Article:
Reference : Behavioural response of Lucilia sericata to a decaying body infested by necrophagous ...
Scientific journals : Article
Life sciences : Entomology & pest control
http://hdl.handle.net/2268/224016
Behavioural response of Lucilia sericata to a decaying body infested by necrophagous insects
English
Martin, Clément mailto [Université de Liège - ULiège > Agronomie, Bio-ingénierie et Chimie (AgroBioChem) > Gestion durable des bio-agresseurs >]
Verheggen, François mailto [Université de Liège - ULiège > Agronomie, Bio-ingénierie et Chimie (AgroBioChem) > Gestion durable des bio-agresseurs >]
2018
Physiological Entomology
Blackwell
Yes (verified by ORBi)
International
0307-6962
1365-3032
Oxford
United Kingdom
[en] Forensic entomology ; oviposition site selection ; volatile organic compounds
[en] Numerous insect species are necrophagous, with Dipterans and Coleopterans
being themost abundant on a corpse. Whether the presence of necrophageous species
on a corpse affects the attraction of adult blowflies to the corpse is sparsely studied.
We test the hypothesis that Lucilia sericata can discriminate the odour of a noncolonized
cadaver from the odour of a cadaver on which conspecific and/or heterospecific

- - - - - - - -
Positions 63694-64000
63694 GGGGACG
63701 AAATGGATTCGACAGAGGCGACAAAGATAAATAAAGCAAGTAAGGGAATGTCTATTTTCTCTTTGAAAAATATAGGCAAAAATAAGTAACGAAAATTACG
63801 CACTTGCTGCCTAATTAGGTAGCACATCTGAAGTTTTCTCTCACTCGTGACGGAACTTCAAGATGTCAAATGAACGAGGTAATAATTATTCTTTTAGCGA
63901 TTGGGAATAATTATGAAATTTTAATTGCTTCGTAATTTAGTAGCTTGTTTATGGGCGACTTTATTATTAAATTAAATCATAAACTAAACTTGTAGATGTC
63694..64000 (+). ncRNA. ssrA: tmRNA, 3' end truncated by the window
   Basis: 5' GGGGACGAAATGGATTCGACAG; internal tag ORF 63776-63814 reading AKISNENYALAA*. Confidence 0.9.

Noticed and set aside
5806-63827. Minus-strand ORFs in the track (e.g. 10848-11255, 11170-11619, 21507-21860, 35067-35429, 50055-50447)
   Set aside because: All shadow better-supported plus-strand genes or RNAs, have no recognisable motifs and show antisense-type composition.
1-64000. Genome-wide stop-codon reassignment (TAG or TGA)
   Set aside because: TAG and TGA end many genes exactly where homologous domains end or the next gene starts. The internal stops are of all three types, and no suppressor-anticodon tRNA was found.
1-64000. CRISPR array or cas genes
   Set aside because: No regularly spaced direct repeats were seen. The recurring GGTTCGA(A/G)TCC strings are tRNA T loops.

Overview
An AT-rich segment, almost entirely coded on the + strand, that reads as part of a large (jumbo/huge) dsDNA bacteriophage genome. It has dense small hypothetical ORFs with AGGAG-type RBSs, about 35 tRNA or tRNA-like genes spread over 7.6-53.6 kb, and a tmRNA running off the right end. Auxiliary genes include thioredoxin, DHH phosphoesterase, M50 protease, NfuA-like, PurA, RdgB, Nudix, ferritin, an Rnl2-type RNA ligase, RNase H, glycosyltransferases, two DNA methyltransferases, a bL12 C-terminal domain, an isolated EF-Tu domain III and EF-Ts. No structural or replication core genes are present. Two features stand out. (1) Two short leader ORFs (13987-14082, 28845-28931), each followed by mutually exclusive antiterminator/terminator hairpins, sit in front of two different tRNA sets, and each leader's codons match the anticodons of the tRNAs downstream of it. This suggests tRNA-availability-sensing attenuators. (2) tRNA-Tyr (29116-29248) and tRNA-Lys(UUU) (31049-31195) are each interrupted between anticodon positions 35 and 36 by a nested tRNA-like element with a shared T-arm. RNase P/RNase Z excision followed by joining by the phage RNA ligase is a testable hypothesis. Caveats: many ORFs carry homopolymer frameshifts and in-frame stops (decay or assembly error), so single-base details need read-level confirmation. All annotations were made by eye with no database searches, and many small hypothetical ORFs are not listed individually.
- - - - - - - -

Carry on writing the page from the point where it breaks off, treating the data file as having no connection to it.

necrophagous insects are feeding. The volatile organic compounds are collected from
decomposing rats under four modalities: (i) in the absence of insects; (ii) in the presence
of L. sericata adults; (iii) in the presence of Dermestes frischii adults; (iv) and in
the presence of both D. frischii adults and L. sericata adults. During a multiple-choice
bioassay, blowflies are exposed to the four odour samples, and are shown to prefer the
odour of a corpse where conspecific larvae are present.We also expect blowflies to avoid
cadavers on which predators where present, although L. sericata are not repulsed by the
odour of a cadaver colonized by hide beetles. We then compare the average quantities
of all 61 volatile molecules identified, finding that the presence of necrophagous insects
impacts some of them. However, none of the volatile organic compounds previously
reported in the literature as being attractive for L. sericata adults are impacted by the
presence of necrophagous insects. The results of the present study suggest that blowfly
larvae modify the volatilome of a corpse, enabling adults to discriminate a colonized
from a noncolonized corpse.
http://hdl.handle.net/2268/224016
10.1111/phen.12244

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